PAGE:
OVERVIEW: The Ralph M. Parsons Foundation, which focuses exclusively on Los Angeles, is the kind of stalwart funder that helps make big cities livable, especially for those at the bottom of the income ladder. It supports everything from dental clinics to theaters, often with general operating grants.
IP TAKE: The Parsons Foundation is as transparent as they come, and their excellent website will tell you everything you need to know to access this funder. And rest assured: All inquiries get read, and by the president herself, Wendy Garen.
PROFILE: A longtime Los Angeles funder, Parsons has a broad impact throughout the region. It funds in four main areas: social impact grants that provide services for underserved populations, higher education grants that improve and expand access to college, health-care grants for disadvantaged populations, and civic and cultural grantmaking.
During his lifetime, Ralph M. Parsons built everything from oil facilities to shipyards, power plants, irrigation projects, airports, subways, and NASA facilities in more than 30 countries. Although he married twice, he never had any children, and he established a philanthropic foundation in 1961 to serve as the charitable arm of his company. Parsons left 600,000 shares of company stock and $4 million in cash to the foundation in his will, allowing the foundation to become fully separate from the engineering company.
At the end of 2013, the Parsons foundation had assets of over $409million and gave out $19.2 million in grants that year. Both assets and giving were up from 2012.
Parsons's money gets spread widely across LA's nonprofit world. Parsons's social impact program is the largest of its programs and has a broad focus, backing a wide array of human service organzations that meet the needs of low-income people. The average social impact grant is $50,000. For fundraisers, it's important to study this program, because a wide range of organizations fit under the social impact umbrella. Parsons's grant database is a valuable resource for anyone who wants a better fix on what this funder is into.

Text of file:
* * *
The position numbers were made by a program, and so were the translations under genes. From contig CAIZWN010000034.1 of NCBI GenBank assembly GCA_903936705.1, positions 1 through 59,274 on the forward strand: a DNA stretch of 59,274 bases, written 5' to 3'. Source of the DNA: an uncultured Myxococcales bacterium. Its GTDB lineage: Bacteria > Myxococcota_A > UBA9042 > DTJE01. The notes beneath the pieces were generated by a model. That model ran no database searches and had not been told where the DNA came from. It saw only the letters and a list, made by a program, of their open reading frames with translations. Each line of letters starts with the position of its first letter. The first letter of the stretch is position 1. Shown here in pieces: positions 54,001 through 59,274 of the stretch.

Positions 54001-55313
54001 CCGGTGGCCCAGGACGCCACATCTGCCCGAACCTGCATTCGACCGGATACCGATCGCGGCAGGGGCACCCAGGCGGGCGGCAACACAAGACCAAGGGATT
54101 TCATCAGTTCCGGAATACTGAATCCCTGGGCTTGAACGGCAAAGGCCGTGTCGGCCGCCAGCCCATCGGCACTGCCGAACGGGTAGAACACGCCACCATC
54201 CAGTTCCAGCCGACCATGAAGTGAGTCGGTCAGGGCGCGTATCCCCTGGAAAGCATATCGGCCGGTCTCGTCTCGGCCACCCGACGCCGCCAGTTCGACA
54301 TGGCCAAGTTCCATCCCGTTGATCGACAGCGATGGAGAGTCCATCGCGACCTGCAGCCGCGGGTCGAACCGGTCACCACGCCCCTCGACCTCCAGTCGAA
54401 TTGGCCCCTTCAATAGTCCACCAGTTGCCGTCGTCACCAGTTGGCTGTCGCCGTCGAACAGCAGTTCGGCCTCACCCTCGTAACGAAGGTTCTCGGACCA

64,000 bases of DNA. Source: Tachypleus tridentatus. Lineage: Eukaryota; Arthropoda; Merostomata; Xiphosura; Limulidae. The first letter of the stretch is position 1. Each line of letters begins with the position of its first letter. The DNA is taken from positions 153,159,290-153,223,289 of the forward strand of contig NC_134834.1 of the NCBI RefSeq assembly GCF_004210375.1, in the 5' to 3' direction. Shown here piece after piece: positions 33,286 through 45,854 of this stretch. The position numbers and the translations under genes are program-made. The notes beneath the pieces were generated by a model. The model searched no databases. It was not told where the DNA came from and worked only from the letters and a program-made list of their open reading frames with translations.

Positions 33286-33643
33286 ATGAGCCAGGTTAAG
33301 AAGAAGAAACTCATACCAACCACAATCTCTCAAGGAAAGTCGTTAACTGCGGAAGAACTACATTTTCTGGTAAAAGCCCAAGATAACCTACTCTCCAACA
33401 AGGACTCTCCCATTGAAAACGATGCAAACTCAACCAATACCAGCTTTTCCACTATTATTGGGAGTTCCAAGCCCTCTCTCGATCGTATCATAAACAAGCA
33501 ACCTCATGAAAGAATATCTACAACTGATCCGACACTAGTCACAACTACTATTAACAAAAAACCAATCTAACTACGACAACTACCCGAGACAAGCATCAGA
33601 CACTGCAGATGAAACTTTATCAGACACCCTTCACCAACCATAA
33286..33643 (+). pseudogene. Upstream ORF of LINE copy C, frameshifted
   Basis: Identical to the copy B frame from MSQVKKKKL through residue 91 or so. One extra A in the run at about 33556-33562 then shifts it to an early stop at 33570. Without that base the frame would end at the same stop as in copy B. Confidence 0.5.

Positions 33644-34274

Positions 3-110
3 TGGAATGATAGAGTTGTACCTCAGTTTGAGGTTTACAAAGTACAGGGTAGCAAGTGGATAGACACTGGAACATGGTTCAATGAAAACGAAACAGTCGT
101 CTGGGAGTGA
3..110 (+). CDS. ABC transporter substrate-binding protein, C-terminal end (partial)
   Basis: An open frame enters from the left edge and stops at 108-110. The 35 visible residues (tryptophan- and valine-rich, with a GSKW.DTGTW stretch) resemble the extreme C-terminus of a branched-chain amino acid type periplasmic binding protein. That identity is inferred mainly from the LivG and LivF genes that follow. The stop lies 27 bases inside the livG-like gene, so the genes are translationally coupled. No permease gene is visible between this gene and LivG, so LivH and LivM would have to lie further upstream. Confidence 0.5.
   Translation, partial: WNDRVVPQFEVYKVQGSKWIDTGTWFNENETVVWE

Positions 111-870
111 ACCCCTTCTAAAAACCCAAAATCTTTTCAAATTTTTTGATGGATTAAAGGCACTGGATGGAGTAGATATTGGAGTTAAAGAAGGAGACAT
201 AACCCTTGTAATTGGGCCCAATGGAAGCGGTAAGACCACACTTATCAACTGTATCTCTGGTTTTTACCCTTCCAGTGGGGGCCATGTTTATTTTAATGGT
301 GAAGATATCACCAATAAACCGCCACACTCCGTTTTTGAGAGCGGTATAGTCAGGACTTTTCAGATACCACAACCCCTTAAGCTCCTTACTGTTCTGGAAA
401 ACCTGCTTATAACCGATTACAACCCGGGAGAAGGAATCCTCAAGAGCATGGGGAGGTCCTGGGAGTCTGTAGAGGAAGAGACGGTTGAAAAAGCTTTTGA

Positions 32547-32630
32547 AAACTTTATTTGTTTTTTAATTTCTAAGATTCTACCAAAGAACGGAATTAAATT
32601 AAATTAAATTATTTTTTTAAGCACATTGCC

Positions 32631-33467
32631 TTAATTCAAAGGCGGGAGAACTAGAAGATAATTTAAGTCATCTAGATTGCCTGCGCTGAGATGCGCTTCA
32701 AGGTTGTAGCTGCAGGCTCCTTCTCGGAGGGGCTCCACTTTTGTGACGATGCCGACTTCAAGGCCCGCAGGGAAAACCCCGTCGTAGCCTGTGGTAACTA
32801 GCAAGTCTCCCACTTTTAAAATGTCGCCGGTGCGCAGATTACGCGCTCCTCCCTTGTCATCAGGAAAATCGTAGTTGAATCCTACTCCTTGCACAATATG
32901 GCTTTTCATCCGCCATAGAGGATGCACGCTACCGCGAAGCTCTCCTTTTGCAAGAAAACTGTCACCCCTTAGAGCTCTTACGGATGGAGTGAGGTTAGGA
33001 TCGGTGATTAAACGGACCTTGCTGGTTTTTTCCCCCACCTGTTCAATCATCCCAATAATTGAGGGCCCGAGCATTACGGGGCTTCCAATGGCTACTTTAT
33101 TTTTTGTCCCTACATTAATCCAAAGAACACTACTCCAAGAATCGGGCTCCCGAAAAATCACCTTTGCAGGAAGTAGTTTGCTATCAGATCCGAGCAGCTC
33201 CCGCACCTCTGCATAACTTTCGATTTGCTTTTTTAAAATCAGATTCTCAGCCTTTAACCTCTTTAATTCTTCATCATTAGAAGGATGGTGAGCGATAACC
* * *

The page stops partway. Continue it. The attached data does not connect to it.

While higher ed used to make up 50 percent of its funding, it's now just 10 percent. The foundation's health program mainly focuses on community clinics and other providers that serve low-income populations.
Parsons makes a point of keeping the door open to new grantees and the staff even tracks how well it's doing in this regard, which is not so usual.
Another interesting thing about Parsons: While it hires program officers with expertise in its program areas, those officers don't have permanent portfolios. Everyone is expected to be a generalist and to weigh in on every proposal. Longtime grantees are rotated to different program officers over time.
In an interview with IP, president Wendy Garen said that she and her team are super mindful of the inherent imbalance of power between the foundation, with its "big pile of money," as she describes it, and the nonprofits that live or die based on their ability get some of that money.
To this end, Garen says that making grantees comfortable “is an essential part of our work.” She wants organizations to be at ease enough to really describe their challenges and what would help most to meet them. “Listening is the most important skill set. If you’re really listening, you’re learning a lot.” So Garen puts a high priority on site visits.
When the foundation talks to nonprofits, Garen says, it wants to hear what groups really need most, not what they think Parsons will fund.
And here's some more good news about the Ralph M. Parsons Foundation: They've already heard and heeded one of the nonprofit sector's top gripes about funders, which is that they're too stingy with general operating support. Garen says that at least half its grantmaking takes the form of general operating support. Often the program grants that are made come on top of that core support.
The first step with Parsons is an LOI with financials. Garen herself screens everything that comes into the foundation. Letters are accepted throughout the year, and Parsons selects organizations to submit full proposals within six weeks. If you're asked to submit a proposal, you're likely to get the grant.
Grants for more than $100,000 are rare with Parsons, so you should keep your award expectations at a moderate level. Only organizations in Los Angeles County are considered, so fortunately you'll only be competing against your neighbors for grant money. Don't bother sending in proposals that have anything to do with the environment, animal welfare, filmmaking, medical research, scholarships, political campaigns, or religious causes.
Browse the Grantee Database to get a sense of what Parsons supports.
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